Former Russian chess champion Garry Kasparov said Jews should not be portrayed as Kremlin supporters or detractors. In an impassioned speech Tuesday to a conference on security and democracy in Prague, Kasparov, one of Russian President Vladimir Putin’s chief critics, called Russia a “police state masquerading as a democracy.” Asked whether Russian Jews were sufficiently outspoken about Putin allegedly reducing democratic reforms, Kasparov told JTA, “Do you mean Jews or their leaders? Lazar, he is of course Kremlin,” he said, referring to one of Russia’s chief rabbis, Berel Lazar, a Chabad leader who was described by critics in a recent Wall Street Journal article as someone who supported Putin in return for favorable treatment for Chabad.”But Jews should not be characterized as one way or the other,” Kasparov said. “There are some that are against Kremlin policies, and there are supporters. However, do not separate Jews from Russians or you can start breaking down the whole society, and that makes no sense.” Kasparov, whose father is Jewish, leads the United Civil Front, a non-governmental organization that stages protests against the erosion of democracy and human rights in Russia. His speech was delivered to a conference organized by the Adelson Institute for Strategic Studies at the Shalem Center in Israel.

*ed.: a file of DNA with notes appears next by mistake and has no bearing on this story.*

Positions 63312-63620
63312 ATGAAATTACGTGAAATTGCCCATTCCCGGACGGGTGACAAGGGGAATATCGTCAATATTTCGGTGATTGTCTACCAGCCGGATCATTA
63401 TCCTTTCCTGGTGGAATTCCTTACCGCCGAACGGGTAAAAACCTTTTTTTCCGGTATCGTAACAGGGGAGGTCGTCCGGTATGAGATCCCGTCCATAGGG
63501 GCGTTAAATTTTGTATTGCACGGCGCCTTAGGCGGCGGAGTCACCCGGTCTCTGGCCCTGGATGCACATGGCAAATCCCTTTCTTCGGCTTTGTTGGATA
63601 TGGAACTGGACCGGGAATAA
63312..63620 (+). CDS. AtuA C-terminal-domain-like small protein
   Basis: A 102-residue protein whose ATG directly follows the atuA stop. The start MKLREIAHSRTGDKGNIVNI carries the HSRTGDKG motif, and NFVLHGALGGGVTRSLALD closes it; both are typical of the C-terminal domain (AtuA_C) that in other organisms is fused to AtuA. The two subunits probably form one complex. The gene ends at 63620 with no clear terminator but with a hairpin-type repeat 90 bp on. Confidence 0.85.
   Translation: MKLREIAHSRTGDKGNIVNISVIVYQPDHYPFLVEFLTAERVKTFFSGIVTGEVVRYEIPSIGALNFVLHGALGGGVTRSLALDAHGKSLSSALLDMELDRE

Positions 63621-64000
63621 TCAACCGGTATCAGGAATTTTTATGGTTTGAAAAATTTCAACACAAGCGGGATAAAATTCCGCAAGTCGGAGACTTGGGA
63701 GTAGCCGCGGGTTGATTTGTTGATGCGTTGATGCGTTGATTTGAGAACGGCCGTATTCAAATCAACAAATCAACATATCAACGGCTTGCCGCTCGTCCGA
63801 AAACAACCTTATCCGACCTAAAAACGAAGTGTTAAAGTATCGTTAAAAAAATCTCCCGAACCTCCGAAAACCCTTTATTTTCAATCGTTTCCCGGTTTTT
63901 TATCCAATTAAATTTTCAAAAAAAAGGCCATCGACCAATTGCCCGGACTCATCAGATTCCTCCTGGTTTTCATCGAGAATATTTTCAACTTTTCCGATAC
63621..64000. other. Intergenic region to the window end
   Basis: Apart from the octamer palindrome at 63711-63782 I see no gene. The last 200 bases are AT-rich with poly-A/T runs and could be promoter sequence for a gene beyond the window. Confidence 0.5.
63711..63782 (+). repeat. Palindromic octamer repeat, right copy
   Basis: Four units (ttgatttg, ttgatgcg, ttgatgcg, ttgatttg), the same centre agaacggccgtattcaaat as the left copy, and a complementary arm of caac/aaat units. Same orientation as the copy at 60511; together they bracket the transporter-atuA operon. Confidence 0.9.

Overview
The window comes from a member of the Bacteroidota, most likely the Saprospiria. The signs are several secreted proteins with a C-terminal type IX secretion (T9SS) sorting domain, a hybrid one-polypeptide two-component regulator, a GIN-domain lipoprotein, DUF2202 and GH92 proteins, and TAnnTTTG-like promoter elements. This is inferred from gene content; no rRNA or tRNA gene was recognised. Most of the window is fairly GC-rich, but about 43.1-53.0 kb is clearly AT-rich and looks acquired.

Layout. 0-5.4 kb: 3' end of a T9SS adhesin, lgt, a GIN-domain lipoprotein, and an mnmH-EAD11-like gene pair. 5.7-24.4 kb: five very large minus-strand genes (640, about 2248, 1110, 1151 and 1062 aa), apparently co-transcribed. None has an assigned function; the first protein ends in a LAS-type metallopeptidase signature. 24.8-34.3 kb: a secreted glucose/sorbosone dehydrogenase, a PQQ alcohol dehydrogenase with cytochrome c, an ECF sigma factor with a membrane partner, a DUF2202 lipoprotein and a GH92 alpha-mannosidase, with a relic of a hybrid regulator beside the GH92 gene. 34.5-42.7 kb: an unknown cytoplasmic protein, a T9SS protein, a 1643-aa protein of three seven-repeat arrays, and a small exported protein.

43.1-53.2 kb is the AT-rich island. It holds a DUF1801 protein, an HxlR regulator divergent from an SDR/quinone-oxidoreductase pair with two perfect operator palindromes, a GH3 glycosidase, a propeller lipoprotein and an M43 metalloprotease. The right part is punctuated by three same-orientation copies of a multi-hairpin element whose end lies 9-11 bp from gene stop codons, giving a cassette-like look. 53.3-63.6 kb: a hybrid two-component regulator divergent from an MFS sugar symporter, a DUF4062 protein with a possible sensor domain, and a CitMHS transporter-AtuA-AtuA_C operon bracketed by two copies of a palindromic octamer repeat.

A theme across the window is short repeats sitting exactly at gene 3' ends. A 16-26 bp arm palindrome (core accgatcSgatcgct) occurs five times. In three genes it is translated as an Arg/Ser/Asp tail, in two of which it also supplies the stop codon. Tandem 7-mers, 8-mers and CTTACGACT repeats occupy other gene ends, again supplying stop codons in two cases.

Kasparov warns against pigeonholing Jews